Continuing with Time, we run into some discussion of assumptions and frameworks. Conventionally, we perceive things as being inseparable from time. I’m going to be inconsistent with my capitalization of time, so my apologies for the poor craftsmanship. We perceive things as inseparable from time, and this in itself is a function of ordinary time. Somehow, the perception of things as moving in and flowing through time is regulated by our understanding of linear time. I take this to mean, among other things, that when things happen in a way that does not fit with our concept of time, we filter them out, because time is such a basic part of the perceptual apparatus.
Tarthang Tulku calls normal time here a “subtle but powerful time.” Our perception of things being ordered about by time is subtle, and it is powerful. I would agree with this, and it is one of those things that is easy to miss. Perception of time happens constantly, it seems, and is so basic as to seem not worth even examining. Maybe it is not. Maybe this experiment is not going to bear fruit. But I always find those sorts of things interesting, the missed assumptions.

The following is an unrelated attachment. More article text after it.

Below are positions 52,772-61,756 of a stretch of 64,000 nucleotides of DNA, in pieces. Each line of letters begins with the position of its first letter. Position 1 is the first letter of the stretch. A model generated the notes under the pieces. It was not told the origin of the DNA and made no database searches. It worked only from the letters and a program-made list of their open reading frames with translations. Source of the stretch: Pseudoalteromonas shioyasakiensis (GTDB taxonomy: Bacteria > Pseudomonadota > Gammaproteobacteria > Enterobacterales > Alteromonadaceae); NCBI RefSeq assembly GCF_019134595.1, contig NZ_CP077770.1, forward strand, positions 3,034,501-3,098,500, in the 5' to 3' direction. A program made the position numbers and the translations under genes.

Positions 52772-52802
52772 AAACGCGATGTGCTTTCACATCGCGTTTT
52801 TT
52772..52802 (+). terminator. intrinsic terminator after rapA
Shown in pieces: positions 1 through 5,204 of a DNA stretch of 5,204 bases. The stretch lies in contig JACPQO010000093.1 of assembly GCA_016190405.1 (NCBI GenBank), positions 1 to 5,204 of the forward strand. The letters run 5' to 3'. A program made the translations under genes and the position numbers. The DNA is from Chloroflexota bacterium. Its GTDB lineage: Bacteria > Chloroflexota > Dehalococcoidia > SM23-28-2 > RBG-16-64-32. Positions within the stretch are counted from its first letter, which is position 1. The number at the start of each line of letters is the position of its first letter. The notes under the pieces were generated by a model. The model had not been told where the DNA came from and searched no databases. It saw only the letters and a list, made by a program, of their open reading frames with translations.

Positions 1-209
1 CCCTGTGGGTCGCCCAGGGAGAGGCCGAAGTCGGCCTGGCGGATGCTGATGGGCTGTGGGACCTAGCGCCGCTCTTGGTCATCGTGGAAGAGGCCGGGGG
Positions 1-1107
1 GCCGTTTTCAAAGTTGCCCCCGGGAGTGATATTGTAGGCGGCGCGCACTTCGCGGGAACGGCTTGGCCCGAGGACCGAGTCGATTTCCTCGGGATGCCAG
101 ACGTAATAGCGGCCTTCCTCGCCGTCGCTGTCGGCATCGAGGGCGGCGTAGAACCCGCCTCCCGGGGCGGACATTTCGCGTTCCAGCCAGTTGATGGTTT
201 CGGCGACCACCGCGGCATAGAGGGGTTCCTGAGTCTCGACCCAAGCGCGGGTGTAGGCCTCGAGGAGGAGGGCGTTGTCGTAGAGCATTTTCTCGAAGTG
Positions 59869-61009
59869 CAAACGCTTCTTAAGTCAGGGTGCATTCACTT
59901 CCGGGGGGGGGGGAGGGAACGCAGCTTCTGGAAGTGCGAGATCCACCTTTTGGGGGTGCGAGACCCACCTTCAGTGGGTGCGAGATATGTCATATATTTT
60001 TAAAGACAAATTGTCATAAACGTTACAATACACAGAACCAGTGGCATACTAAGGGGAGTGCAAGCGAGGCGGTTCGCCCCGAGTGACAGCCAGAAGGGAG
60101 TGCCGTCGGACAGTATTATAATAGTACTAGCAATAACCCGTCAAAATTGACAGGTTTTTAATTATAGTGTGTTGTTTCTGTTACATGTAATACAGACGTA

Next, Tarthang Tulku refers to time as a focal setting on space, specifically that our normal version of time is a kind of focal setting on Great Space. Just as there is general Time, Space, and Knowledge, in this system, there is also what are referred to as Great Time, Great Space, and Great Knowledge. I will write a tiny bit about what these mean to me next time. In general, I associate Great Time as an experience of perception and reality manifesting itself that is vast, powerful, magical, not bound by small-minded thinking. I associated Great Space with being beyond any sort of concept or limitation. I associate Great Knowledge with the awakened mind that can navigate the world of Great Time and Great Space.
I want to go back to the idea of time as a focal setting on space, however. How is it that time is a focal setting or way of experiencing space? How can this be explained thoughtfully? What is the idea of “focal setting?”- is it just a perspective?
So next time- the “greats,” what is a focal setting, and how is time a version of space….